“Living on Less,” Ensign, Feb. 1995, 71–72
Unexpected death, disability, divorce, or unemployment may force you or your family to live on less. Maybe you are considering cutting back on spending because you are planning to retire, returning to school, going on a mission, or quitting work to care for a new baby. Some families want to pump more into savings or reduce spending so they can get out of debt. For one reason or another, almost all of us experience living on a reduced income at some times. Elder Marvin J. Ashton of the Quorum of the Twelve Apostles commented: “One of life’s great lessons is to teach us that what we do with what we have is more important than what we have. Limited budgets can teach us sacrifice, self-reliance, restraint, and personal management” (Ensign, Sept. 1982, p. 75). If you are forced to or want to live on less, the following strategies can help you spend less—a lot less.
Spend Less on Transportation
Where applicable, sell the extra car. By the time you add together the price you paid for the car, insurance, gas, repairs, parking fees, and registration, your car costs between twenty and forty cents a mile to drive. If you sell the car that is most expensive to operate, you can save several thousand dollars each year.
Buy a used car instead of a new one. New cars lose about 20 percent of their value the moment they are driven off of the dealer’s lot. After three years, most cars are worth less than half of their purchase price. A carefully selected, low-maintenance, three- to five-year-old car can last many more years if maintained properly. Consumer magazines can help you identify cars with lower-than-average operating costs and repair expenses. When repair work is needed, seek out repairs that are guaranteed for the life of your car. Many repair jobs such as brakes, shocks, and mufflers are guaranteed for as long as you own the car.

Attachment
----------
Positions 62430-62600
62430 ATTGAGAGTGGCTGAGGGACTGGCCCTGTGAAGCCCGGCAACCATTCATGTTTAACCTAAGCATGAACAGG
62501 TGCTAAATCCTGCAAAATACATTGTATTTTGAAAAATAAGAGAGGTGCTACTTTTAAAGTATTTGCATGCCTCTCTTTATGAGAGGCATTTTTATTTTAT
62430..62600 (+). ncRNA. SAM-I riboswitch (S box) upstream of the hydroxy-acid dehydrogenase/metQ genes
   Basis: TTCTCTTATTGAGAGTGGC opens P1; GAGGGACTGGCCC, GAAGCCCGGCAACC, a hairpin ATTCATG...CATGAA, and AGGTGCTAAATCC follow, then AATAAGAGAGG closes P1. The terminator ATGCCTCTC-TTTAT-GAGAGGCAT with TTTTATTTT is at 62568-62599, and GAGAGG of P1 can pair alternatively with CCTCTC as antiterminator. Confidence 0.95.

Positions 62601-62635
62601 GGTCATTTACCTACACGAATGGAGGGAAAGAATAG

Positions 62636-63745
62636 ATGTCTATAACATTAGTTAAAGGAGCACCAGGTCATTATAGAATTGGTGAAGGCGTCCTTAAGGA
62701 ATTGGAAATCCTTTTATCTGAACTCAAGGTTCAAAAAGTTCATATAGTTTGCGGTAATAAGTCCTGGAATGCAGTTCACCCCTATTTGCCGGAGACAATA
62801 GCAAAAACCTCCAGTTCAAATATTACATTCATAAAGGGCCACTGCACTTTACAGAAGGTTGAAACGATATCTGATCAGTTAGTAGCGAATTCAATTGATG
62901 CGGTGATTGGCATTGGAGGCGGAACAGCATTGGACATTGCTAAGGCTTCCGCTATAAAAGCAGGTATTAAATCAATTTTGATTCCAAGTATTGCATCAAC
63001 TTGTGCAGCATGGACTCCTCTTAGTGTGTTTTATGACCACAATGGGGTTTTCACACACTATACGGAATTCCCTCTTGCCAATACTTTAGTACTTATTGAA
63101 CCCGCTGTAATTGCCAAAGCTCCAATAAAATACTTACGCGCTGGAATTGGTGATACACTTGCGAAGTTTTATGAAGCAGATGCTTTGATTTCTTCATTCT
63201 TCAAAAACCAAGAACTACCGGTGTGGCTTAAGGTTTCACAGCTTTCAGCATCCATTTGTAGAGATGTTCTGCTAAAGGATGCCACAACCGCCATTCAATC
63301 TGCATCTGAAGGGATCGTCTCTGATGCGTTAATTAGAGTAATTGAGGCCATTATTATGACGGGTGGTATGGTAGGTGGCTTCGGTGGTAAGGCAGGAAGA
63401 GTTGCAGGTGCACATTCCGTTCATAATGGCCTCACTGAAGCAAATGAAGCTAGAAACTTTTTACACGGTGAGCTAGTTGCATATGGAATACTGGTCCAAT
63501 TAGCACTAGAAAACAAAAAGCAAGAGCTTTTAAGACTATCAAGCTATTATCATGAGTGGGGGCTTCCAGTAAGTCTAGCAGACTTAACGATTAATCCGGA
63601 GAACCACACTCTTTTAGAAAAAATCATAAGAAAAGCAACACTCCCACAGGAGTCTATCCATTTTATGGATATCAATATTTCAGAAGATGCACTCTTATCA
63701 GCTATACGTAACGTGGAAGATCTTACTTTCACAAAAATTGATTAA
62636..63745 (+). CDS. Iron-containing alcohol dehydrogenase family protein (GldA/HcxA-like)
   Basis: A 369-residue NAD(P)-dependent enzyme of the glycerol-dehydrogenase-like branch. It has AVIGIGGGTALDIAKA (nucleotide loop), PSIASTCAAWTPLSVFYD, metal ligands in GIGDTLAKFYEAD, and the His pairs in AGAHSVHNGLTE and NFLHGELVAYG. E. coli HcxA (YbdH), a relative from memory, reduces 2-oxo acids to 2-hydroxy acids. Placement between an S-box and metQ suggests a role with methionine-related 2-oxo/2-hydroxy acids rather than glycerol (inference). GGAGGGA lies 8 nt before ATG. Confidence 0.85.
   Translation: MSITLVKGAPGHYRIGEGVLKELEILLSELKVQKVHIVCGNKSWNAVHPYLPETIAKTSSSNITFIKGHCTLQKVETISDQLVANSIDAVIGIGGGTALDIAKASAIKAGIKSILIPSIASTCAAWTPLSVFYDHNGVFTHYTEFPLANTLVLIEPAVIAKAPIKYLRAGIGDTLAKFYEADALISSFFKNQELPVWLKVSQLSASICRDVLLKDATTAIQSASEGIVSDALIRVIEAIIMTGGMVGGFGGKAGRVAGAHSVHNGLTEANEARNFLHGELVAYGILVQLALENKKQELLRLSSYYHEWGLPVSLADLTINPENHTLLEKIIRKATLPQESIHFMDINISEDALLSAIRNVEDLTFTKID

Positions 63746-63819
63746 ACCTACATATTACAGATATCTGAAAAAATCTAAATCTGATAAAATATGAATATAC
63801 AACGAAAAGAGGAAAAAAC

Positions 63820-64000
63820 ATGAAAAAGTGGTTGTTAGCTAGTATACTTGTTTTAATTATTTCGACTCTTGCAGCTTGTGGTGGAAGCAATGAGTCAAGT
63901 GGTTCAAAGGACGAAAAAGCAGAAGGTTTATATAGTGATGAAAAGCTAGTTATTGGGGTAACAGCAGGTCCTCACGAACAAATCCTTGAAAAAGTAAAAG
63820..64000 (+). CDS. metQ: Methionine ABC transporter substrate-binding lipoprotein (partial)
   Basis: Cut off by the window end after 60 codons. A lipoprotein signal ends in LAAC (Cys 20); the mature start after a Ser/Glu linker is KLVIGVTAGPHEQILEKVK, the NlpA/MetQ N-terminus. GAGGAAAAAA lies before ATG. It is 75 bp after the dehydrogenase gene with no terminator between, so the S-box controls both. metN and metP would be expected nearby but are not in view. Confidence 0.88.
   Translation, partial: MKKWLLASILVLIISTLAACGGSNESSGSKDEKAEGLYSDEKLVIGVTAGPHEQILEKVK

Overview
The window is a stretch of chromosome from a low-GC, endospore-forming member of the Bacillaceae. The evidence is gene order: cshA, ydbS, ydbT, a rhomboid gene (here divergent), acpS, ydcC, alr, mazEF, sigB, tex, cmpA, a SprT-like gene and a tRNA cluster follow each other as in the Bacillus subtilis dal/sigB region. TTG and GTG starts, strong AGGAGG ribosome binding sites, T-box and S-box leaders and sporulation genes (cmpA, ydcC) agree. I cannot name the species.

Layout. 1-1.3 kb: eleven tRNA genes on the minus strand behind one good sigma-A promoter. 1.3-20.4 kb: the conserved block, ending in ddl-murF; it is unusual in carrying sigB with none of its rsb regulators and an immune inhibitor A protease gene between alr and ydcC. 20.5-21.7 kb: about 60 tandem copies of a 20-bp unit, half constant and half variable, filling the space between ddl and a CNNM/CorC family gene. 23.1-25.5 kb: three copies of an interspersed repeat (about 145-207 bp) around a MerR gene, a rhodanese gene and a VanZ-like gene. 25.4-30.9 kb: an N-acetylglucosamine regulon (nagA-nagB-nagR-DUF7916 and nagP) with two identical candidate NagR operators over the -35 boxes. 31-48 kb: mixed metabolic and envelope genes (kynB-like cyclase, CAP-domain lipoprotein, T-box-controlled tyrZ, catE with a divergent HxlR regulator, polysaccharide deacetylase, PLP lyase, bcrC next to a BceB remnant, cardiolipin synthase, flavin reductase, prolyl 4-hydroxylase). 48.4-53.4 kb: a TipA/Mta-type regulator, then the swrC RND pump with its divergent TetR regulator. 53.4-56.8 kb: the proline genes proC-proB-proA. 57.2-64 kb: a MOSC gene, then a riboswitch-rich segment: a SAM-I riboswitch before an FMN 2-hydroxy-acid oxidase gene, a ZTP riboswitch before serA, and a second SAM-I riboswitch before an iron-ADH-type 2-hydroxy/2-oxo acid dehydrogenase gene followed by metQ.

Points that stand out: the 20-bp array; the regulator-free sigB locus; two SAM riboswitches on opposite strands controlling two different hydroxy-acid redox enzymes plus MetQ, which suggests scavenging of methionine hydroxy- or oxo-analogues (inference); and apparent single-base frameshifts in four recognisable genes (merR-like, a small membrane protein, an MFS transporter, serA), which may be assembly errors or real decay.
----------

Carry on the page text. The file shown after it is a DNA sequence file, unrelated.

You may find that some of your needs do not require the use of a car. Try using public transportation, forming a car pool, biking, or walking.
Reduce Clothing Expenses
Recycle clothing. Go through your closets and take out articles of clothing and pairs of shoes that your family has not worn for some time. Donate these to Deseret Industries or your local thrift shop. While there, check for items you and your family need.
Buy new items on sale after working out a year’s clothing budget. Prices are often lower at the end of the season.
Exercise and eat nutritiously to maintain your normal or ideal weight and clothing size.
Fix It Yourself
When something breaks, see if you can tackle the repair yourself first. If you are not able to repair the item, compare a professional’s estimate of repairs with the price of replacing the item. Use the “three-thirty” rule. Before you make a large purchase, get three price estimates and then consider waiting thirty days to see if you still need the item.
You might share costs with a family member or neighbor. If you make a group purchase, decide as a group where the item will be stored and agree that all parties will share in repair costs.
Focus on conservation. Insulate attics and exposed water pipes. Conservation also means turning down thermostats, turning off unnecessary lights, closing off unoccupied rooms, taking shorter baths and showers, and developing other good habits. Local public utilities often conduct free energy audits of your home; some even offer a do-it-yourself home energy examination.
Thrifty Family Fun
Rediscover your community. Every year tourists probably spend a lot of money to visit the area where you live. They come to enjoy activities and points of interest that your family may have never tried. Visit your local visitor information center or chamber of commerce and collect brochures about places to visit in your area. Visiting and sight-seeing can be a fun, inexpensive way to spend a vacation or weekend outing.
Provide children with activities that don’t require expensive equipment. For example, use the local public library to borrow books, videos, and music. The library’s resources can keep your family happily occupied.
Living on less can strengthen family ties. As we worked as a family to reduce expenses, we found many opportunities to teach children responsibility while also sharing special times working together. We learned to have greater faith in the gospel and to rely more on the Lord and each other. Living on less presents many opportunities to refocus priorities and find happiness in simple things.—Jerry Mason, Lubbock, Texas